Bizarrely, the film's director Errol Morris asks Rumsfeld why they didn't just assassinate Saddam Hussein instead of attacking the nation of Iraq. He does not ask why the U.S. didn't obey the law. He does not ask about Hussein's willingness to just leave if he could keep $1 billion, as Bush told Spanish president Jose Maria Aznar that Hussein had offered. And even the question asked, Rumsfeld refuses to answer until he makes Morris complicit. Morris had used the word "they," as in "why didn't they just assassinate him?" whereas he clearly should have used the word "you," but Rumsfeld makes him repeat the question using the word "we" before providing an answer. We? We were lied to by a criminal government. We don't take the blame as servants to a flag. Are you kidding? But Morris dutifully asks "Why didn't we just assassinate ... ?"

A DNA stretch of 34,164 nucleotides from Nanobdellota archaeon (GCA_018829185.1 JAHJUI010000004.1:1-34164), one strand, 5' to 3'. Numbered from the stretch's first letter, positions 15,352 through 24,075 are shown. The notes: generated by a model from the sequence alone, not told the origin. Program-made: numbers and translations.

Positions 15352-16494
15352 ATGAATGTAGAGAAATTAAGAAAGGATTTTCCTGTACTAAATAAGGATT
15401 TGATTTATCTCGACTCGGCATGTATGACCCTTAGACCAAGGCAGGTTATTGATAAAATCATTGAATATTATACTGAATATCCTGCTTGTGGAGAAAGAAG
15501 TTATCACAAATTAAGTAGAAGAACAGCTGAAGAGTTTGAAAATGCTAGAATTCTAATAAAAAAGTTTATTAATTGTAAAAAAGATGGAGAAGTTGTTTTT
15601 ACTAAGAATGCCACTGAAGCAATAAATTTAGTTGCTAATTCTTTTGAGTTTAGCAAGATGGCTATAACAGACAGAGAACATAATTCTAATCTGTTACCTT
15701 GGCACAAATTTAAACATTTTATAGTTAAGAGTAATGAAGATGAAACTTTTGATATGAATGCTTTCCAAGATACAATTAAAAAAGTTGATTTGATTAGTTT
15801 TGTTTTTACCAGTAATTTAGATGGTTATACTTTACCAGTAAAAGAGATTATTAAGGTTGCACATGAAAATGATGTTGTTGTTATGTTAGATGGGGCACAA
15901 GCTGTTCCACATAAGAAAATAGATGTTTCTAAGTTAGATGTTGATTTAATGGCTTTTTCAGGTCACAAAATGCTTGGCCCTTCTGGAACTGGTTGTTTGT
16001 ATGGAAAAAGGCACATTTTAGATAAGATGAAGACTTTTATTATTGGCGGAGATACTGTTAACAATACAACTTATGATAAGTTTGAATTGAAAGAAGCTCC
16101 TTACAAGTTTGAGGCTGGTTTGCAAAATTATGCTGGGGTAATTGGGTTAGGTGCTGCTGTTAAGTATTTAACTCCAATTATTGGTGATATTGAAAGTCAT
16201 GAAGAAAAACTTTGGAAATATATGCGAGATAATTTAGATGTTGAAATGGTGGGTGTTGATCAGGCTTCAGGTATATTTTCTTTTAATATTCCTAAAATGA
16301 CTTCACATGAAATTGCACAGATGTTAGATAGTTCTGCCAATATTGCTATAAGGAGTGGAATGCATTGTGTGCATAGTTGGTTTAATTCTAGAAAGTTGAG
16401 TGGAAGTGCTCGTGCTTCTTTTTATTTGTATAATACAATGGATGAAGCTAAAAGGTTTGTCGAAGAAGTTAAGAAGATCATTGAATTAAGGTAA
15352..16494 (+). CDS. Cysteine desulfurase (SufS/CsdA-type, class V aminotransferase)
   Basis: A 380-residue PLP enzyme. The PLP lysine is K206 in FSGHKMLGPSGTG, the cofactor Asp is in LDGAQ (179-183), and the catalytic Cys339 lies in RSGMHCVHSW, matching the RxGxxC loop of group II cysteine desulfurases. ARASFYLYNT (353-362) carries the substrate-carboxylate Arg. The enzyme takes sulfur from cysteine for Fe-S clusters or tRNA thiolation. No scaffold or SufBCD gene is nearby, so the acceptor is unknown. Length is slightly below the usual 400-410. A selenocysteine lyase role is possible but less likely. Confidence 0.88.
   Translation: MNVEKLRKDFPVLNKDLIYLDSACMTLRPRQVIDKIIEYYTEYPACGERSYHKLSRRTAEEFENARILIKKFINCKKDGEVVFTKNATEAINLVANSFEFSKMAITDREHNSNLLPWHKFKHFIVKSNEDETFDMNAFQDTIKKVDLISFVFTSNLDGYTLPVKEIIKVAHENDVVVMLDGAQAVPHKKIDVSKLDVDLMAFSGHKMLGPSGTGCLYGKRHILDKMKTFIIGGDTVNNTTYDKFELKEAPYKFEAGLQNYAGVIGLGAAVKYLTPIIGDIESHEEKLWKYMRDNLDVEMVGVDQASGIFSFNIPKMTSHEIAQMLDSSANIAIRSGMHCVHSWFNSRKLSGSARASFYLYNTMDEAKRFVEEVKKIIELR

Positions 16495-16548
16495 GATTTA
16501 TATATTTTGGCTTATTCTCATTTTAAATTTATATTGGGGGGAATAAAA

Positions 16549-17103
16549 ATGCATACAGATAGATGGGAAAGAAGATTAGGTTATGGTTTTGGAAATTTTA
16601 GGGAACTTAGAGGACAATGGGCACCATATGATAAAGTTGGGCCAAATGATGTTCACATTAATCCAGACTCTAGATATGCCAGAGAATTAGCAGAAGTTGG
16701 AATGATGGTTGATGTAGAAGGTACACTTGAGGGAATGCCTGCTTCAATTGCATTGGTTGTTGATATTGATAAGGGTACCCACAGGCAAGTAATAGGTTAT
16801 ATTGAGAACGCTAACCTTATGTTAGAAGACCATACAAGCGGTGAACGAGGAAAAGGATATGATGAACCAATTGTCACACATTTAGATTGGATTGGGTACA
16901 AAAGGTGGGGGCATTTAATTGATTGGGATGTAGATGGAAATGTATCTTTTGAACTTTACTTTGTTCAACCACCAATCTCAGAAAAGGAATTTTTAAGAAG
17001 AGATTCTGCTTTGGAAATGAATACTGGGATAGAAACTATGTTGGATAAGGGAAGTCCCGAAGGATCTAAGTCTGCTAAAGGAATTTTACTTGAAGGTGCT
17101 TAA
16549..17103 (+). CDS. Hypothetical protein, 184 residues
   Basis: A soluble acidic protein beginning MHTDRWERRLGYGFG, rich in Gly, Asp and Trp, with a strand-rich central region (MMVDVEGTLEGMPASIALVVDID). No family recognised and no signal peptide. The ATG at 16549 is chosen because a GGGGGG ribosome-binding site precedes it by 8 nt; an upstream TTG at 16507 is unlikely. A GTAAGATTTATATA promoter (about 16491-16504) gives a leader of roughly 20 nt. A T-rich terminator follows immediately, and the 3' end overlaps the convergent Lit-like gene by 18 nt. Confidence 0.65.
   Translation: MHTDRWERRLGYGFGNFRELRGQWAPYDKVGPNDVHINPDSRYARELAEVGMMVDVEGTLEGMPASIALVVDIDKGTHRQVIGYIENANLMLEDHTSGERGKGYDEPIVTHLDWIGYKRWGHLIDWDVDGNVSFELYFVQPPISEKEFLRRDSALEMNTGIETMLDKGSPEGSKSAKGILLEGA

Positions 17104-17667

Rumsfeld replies that "We don't assassinate" and tries hard not to grin. Morris says "but you tried" referring to an attempt to bomb Hussein's location. Rumsfeld excuses that by saying it was "an act of war." This is the same line that human rights groups take on drone murders. (We can't be sure if they're illegal, because President Obama may have written a note and hid it in his shoe that says it's all a part of a war, and war makes murder OK.)

Rumsfeld blames Iraq for not avoiding being attacked. He pretends Iraq pretended to have weapons, even while blaming Iraq for not turning over the weapons that it claimed not to have (and didn't have). The veteran liar lies that he thought he was using the best "intelligence" when he lied about Iraqi weapons, and then passes the buck to Colin Powell.